In terms of big data and how it relates to the healthcare field, numbers are constantly expanding. This isn’t only a comment on the number of patients being treated, but how the field is working to reinvent itself. Last year alone, big data in healthcare netted $30 billion – to a market that has yet to tap into a fraction of its potential.
In the mean time, however, data pools are growing as well, with the same falling-short-of-what-it-can-do results. Until both patients and healthcare providers jump on the bandwagon, this is a trend that’s apt to repeat itself. Like any great idea, predictive healthcare can’t see its full potential without user involvement.
However, that doesn’t mean the market isn’t growing at an impressive pace. According to insurance and data experts, big data is the next solution in healthcare. With a potential to create more than $300 billion in value every year – by leveraging the facts and results it provides – more and more patients can see the benefit from this ongoing analysis. This is true both of physician awareness and of preventative measures.
In New York’s Presbyterian Hospital, computers have been programed to analyze ongoing risk factors of its patients. (The same factors that are most often overlooked by human error.) By integrating that software with big data, the hospital has already seen a decrease in potentially fatal blood clots by 30 percent. And that’s only the beginning – imagine what these computers could do when programed to catch multiple human oversights, and receiving a constant flow of updated figures.
Big data can also work to target specific risk factors by population, age, location, race, and more. By combining virtually every factor into a common structure, healthcare can work together with its patients to find more effective and efficient long-term solutions.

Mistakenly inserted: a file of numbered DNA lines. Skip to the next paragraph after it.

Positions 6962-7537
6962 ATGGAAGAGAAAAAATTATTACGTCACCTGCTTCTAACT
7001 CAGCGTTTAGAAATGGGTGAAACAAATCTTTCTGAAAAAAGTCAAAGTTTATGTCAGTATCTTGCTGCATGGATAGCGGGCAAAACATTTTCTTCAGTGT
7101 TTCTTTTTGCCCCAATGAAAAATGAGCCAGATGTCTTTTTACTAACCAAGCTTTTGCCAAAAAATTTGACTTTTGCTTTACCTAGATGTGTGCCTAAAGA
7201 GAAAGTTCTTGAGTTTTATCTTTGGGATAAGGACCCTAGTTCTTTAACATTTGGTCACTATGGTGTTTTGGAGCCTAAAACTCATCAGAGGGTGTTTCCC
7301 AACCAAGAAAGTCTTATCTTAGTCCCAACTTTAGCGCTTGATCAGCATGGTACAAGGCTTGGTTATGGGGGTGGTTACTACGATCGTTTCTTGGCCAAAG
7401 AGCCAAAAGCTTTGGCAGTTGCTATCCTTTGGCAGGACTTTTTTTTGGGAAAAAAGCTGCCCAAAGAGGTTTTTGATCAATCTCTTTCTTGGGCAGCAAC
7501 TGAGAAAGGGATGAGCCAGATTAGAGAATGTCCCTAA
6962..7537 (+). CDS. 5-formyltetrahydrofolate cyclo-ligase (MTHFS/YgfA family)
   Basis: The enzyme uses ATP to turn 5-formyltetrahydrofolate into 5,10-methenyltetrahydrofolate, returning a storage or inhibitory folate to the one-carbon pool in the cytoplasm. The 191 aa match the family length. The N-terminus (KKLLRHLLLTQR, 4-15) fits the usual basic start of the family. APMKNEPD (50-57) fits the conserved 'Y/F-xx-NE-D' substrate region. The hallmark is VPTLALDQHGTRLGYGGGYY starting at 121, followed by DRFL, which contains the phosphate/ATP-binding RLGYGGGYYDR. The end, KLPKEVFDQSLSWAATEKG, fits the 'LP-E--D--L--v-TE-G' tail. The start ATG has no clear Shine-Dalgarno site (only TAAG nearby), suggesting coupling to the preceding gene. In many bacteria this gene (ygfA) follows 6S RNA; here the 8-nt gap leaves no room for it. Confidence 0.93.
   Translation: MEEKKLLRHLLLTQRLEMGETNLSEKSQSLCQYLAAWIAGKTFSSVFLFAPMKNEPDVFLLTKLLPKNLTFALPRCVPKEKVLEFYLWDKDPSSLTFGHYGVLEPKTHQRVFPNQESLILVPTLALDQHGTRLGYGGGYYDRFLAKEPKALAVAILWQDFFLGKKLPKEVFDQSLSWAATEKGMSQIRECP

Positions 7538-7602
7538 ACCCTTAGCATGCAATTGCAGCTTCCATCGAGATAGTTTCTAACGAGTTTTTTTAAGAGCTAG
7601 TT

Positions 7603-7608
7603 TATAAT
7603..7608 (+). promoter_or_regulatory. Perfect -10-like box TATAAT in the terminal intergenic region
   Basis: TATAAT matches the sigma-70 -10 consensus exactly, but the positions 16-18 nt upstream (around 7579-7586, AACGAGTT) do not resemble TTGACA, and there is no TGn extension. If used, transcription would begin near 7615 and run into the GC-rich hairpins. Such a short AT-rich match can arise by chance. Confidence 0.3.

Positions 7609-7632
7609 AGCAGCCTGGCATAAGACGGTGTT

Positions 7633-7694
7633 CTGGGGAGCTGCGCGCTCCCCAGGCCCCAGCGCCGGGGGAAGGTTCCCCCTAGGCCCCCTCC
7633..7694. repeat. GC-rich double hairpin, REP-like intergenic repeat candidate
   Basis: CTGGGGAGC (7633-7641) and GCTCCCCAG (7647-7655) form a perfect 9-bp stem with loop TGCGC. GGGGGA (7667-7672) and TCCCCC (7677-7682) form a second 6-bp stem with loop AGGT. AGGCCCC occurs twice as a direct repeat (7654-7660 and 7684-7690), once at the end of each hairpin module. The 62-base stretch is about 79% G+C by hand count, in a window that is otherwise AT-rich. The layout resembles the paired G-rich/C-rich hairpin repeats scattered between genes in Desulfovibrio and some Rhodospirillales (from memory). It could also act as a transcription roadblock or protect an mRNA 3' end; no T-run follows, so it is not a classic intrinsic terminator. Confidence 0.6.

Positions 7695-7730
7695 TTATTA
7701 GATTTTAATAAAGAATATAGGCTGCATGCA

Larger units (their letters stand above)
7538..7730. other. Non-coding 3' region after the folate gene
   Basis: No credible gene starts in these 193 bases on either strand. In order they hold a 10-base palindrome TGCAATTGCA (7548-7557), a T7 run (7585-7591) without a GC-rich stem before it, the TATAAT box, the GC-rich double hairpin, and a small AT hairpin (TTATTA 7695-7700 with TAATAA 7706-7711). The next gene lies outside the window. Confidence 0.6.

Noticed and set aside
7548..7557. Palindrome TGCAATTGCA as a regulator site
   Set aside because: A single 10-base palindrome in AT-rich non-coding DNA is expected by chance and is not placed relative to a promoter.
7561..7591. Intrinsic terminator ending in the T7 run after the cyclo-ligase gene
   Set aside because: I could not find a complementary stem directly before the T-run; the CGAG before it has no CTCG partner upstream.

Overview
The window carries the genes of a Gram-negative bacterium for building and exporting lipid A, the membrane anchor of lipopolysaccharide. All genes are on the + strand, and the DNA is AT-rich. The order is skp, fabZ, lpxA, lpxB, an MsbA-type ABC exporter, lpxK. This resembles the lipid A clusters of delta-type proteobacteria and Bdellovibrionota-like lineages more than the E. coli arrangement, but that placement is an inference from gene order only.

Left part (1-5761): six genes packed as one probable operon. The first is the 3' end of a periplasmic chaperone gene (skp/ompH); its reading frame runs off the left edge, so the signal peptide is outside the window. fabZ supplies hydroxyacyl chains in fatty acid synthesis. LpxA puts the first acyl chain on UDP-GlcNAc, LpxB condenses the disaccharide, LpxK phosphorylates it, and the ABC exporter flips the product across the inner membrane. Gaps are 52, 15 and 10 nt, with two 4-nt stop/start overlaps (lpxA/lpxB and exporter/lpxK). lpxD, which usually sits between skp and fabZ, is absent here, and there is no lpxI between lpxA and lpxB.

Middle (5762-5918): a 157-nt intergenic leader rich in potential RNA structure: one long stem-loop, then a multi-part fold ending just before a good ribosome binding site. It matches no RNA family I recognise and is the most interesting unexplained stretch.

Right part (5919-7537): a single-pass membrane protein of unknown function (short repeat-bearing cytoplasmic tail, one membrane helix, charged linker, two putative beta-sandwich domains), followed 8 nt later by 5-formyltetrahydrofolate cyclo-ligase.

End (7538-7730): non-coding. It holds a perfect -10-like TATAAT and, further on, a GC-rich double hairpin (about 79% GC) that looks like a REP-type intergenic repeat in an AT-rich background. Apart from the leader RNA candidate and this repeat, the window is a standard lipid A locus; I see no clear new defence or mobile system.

Data pools, information overloads, figure collection – whatever you wish to call them – these conglomerations of information hold a great deal of potential in the healthcare field. From predictive diagnoses to determining which treatment options provide better results, big data is working to overhaul the way healthcare is performed.
As for the figures themselves, these growing data pools are located virtually everywhere. By collecting patient information every time a person arrives for treatment (or a prescription, or enters their info online), companies can keep track of demographics and their respective ailments. Over time, patterns begin to emerge as to what ages are more likely to develop which sickness, and so on.
But how can we use that data?
By crunching and analyzing it to find repetitions and similar situation outcomes.
For instance, in 2008, the California Public Employees’ Retirement System (CalPERS), the second-largest healthcare purchaser in the nation, set out a plan to reduce their costs. Within its first year, the plan did not increase patient fees (previously costs increased 8-12 percent per year), while saving more than $15.5 million.
Through the help of analytics, CalPERS was able to lower expenses just by predicting subsequent patient care. This study included 41,000 of CalPERS’ 1.3 million employees, and reduced fees through:
- 15 percent reduction in inpatient readmissions – within 30 days of plan enactment
- 15 percent reduction in inpatient days per 1,000 hospitalized study participants
- 50 percent reduction in inpatient stays of 20 or more days
- A half-day reduction in average patient length of stay
The study looked to monitor:
- Population-specific utilization management – through a coordinated operational infrastructure (such as big data analytics)
- The elimination of unnecessary utilization and non-compliance
- Improved clinical and resource variation among physicians
- Reduced pharmacy and utilization costs, among other areas of data
By combining efforts and recreating CalPERS study on a wide-scale scheme, their success rates can grow only respectively.
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